Monday, March 12, 2012
A History of Hunger
Here a is new-ish project I completed recently called A History of Hunger consisting of one dozen mini-scroll "books" made of a dozen white eggs. Admittedly, this was a project for school. Here's a statement about it...sorry if it comes across as a little clinical sounding.
A History of Hunger
Eggshells, Japanese paper, adhesive, egg carton
Edition of 12 unique objects
A History of Hunger is a series of 12 miniature objects inspired by books. Using the phrase “break in case of emergency” as a starting point and combining creative writing with research and sculptural processes, I used broken, empty eggs to frame an exploration of hunger and famine across time and space. Through online research, I learned about both contemporary and historical examples of famine and food insecurity such as the Irish potato famine as well as periods of hunger during communist rule in China, WWII and the Great Depression. Each of the twelve book-objects represents a year when a famine or food shortage existed somewhere in the world, and contains a short poetic response to a condition or situation that I read about. A guiding idea in the series is that in opening each egg and finding it empty aside from a short piece of text reflecting an experience of hunger or famine, one might learn not only how widespread hunger is, but how people have coped with food shortages, as well as how they come to exist.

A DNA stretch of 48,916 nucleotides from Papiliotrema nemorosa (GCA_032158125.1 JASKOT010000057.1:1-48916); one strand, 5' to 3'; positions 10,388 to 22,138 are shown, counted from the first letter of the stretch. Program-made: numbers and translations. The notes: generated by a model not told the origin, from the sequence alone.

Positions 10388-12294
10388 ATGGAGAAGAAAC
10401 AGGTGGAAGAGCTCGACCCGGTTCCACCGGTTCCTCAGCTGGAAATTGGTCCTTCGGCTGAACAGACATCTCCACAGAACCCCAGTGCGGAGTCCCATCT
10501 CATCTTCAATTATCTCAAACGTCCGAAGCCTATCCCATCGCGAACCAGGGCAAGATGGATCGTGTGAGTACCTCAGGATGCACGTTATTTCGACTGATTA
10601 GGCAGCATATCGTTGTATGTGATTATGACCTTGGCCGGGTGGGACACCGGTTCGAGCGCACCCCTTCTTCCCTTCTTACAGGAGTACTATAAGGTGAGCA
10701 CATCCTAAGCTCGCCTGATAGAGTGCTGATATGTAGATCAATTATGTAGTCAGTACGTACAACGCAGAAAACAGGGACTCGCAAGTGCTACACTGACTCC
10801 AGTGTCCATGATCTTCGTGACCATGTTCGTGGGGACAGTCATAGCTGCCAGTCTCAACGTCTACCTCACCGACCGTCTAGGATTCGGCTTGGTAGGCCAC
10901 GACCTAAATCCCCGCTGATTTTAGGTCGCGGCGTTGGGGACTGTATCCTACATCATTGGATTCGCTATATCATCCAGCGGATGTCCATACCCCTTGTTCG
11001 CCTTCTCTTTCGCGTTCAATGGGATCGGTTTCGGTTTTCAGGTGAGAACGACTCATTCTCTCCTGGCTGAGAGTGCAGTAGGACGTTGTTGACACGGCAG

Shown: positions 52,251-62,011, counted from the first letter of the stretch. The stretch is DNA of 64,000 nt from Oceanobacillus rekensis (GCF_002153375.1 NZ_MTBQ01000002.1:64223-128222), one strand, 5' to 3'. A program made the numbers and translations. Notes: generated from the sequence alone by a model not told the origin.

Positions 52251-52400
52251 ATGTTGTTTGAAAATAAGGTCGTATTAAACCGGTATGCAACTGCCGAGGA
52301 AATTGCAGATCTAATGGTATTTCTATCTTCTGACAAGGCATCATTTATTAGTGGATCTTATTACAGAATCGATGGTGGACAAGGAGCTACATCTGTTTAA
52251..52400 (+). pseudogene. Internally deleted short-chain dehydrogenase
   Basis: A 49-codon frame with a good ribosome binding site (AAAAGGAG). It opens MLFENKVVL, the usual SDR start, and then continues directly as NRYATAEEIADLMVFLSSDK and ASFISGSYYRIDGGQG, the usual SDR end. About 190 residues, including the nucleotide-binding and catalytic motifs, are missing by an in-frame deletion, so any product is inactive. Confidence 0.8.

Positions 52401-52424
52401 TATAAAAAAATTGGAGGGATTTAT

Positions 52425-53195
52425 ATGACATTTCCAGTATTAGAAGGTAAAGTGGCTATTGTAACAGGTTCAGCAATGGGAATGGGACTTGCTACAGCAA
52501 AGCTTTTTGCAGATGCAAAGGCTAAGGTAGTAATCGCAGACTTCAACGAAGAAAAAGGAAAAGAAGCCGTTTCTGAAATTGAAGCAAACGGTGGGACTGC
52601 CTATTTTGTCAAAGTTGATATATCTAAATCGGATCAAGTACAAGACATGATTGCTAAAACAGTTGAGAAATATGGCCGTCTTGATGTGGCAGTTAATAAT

This project is in keeping with the guiding principle of our class publication-- playing with time by imagining the present through the lens of the future, and guessing what aspects of our contemporary cultural/societal condition will carry over to become major issues in subsequent decades. Food security is an issue worldwide that will likely only get worse with increasing climate change. The series of multiples resists providing a linear narrative or definitive history of hunger, and the inclusion of a multiple marked with the year 2042 alludes to the fact that hunger will likely be a continuous problem in a rapidly growing and warming world.
Many of the material/formal decisions I made in the execution of A History of Hunger grew out of my initial decision to use a carton of broken eggs as a starting point. While the content of the multiples is historical, the use of a contemporary carton of eggs marked with nutritional information at a recent date stamp root the work in the present. The multiples play with the scroll-- a historical format that is echoed in word processing applications, web browsers and film credits. Typing directly onto the narrow scrolls required the use of short words in my poetic responses to each historical example of hunger, making them resemble Haikus and giving them a quiet quality that softens the tragic imagery contained in some of the text. The long scrolls made out of Japanese Kozo paper were designed to mimic the look of egg yolks and whites pouring out of their shells. Finally, the fragility of the eggshells fits with the precariousness of food security across time, as well as the increasing instability of our environment.